One approach that we talked about earlier is storing a file backup on a second computer from your SQL Server. By doing this, not only can you recover from a crash faster, but it also allows you to store tapes off site without having to worry about going to get them to restore a database. You can also accomplish this same effect, minus the faster restore time, by making two sets of tape backups; one off-site for storage and one on-site for quick access. You may even consider making a third copy of your monthly backup for storage in a third off-site location. Also keep in mind that you don't have to keep all your tapes off-site. Depending on your needs, you may find that keeping the weekly backups, or even the monthly backups, off-site is adequate.
Before I move on, there is one last issue with backups that I would like to cover -- choosing someone to swap tapes. Once you have your plan in place you should designate a single person responsible for checking that backups took place and that tapes are swapped out as needed. It is important to have one person do this because when multiple people share the responsibility you end up with: "I thought you swapped the tapes last night?!?" When a single person is responsible for backups it becomes a routine for them. Now, if that one person is unable to swap tapes (ex: they get sick) it is their responsibility to find another person to swap tapes for them. Although another person may do the job of swapping tapes now and then, you still have the accountability of the single person who normally does the tape swapping, not a group of people. If the job is too big for one person, consider giving the responsibility for half the servers to one person and half to another person (or however you would like to split them up). Additionally, if you can't have the same person swapping tapes every day (ex: you take backups on the weekend), make it clear who is responsible for what days and keep the days the same from week to week.
So, having decided how often to backup, where to backup, and where to store our backups...what's left in a disaster recovery plan? Well quite a lot, but most of it is highly dependent on your environment. The first step is to document, document, and document. Get a folder and dedicate it to your disaster recovery plan. Here are some things that you should include in your plan:
- Server Hardware Specifications
- Network Layout
- Server Software Configurations
- Database File Layout (i.e. log files and data files)
- Label your tapes and include a backup and rotation description
The next step is to start thinking about, and write down, what should happen if a failure occurs. Keep in mind when you start to write out the plan, you should assume that you are not on-site and are unable to come to the rescue. You should also assume that the person restoring the server does have technical knowledge about SQL Server, but knows nothing about your particular setup. Think about things like:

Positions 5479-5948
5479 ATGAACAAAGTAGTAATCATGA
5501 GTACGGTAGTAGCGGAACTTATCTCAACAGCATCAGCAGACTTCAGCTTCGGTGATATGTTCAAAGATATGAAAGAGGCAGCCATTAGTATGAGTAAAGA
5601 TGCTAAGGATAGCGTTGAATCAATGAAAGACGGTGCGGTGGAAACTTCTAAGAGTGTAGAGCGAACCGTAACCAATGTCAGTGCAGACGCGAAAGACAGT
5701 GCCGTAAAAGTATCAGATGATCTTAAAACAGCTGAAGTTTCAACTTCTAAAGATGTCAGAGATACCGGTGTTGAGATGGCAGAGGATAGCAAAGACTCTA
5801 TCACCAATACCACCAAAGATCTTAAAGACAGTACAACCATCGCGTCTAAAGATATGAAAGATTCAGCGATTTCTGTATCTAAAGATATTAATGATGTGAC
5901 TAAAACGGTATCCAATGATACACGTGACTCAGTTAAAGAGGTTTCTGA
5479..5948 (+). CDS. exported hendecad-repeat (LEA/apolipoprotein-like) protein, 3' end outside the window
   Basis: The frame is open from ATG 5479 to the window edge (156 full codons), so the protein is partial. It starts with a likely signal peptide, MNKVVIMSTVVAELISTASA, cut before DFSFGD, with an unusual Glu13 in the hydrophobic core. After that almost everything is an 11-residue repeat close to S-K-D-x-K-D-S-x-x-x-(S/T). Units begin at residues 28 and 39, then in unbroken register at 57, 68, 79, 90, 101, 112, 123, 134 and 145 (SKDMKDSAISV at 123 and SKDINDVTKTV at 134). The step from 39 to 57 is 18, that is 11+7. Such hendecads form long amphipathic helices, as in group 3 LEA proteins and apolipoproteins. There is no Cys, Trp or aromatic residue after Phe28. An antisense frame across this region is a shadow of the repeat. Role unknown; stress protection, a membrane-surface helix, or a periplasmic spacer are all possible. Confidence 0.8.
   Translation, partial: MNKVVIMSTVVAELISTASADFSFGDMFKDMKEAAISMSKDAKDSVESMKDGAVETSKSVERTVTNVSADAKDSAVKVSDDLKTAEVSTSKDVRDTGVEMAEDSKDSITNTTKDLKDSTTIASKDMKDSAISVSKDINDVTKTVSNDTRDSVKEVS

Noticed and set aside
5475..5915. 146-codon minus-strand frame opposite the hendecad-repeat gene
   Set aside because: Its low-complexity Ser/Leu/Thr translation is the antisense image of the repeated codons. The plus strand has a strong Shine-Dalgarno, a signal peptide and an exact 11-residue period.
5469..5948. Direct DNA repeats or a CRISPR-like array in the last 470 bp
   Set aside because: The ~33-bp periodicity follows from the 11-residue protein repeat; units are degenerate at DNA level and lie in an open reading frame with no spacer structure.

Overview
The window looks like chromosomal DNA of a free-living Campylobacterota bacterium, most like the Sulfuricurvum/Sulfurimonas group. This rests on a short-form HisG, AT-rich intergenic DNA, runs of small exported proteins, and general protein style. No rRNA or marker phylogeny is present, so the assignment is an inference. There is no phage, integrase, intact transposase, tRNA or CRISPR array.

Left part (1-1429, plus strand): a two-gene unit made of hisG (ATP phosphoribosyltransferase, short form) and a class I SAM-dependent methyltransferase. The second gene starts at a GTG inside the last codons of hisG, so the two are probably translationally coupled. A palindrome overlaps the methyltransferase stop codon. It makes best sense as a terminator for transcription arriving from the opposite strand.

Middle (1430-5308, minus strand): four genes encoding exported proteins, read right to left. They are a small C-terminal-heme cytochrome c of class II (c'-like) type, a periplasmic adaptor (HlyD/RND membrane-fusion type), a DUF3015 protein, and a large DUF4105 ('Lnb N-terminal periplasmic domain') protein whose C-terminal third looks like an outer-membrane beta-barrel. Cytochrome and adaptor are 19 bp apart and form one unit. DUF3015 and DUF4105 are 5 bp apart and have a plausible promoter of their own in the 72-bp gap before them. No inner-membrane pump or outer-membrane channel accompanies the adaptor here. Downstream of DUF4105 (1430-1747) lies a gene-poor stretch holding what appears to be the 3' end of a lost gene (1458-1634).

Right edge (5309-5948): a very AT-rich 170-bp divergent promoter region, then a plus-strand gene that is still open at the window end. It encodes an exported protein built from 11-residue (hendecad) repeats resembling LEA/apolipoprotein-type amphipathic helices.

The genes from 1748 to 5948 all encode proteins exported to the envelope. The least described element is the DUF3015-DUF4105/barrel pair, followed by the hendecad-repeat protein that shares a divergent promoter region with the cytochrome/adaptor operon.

- Who should be contacted if something goes wrong?
- Where are the backups stored?
- Where are the software and driver disks stored?
- Are there any tech support numbers available?
- If new hardware is required, what should be done?
- Is there any other information that may be useful?
Once you have completed documenting what should happen if a disaster occurs, there is one final step that you must complete...testing your plan. Having a plan is not enough, you have to test to see if your plan has all the necessary information, if your backups work correctly, and if everyone knows what to do. In order to do this you should setup a fake disaster. Now, don't go lighting your servers on fire (we all know how tempting that can be sometimes!), but use some extra hardware to test your plan. Don't worry about getting exactly the same setup (hardware wise), you will need just enough to run the services and any client applications. When testing, you should follow your disaster recovery plan and see if all the information is available in the plan. If you left anything out, or something was wrong, now is the time to make corrections and additions. By using the test hardware you not only get a feel for what information needs to be in your plan, but you are also able to test your backups by restoring the server from tape.

SQLite Tutorial I

 SQLite Tutorial

This Post helps you understand what is SQLite, how it differs from SQL, why it is needed and the way in which it handles the applications Database.
SQLite is a software library that implements a self-contained, serverless, zero-configuration, transactional SQL database engine. SQLite is one of the fastest-growing database engines around, but that's growth in terms of popularity, not anything to do with its size. The source code for SQLite is in the public domain.

What is SQLite?

SQLite is an in-process library that implements a self-contained, serverless, zero-configuration, transactional SQL database engine. It is a database, which is zero-configured, which means like other databases you do not need to configure it in your system.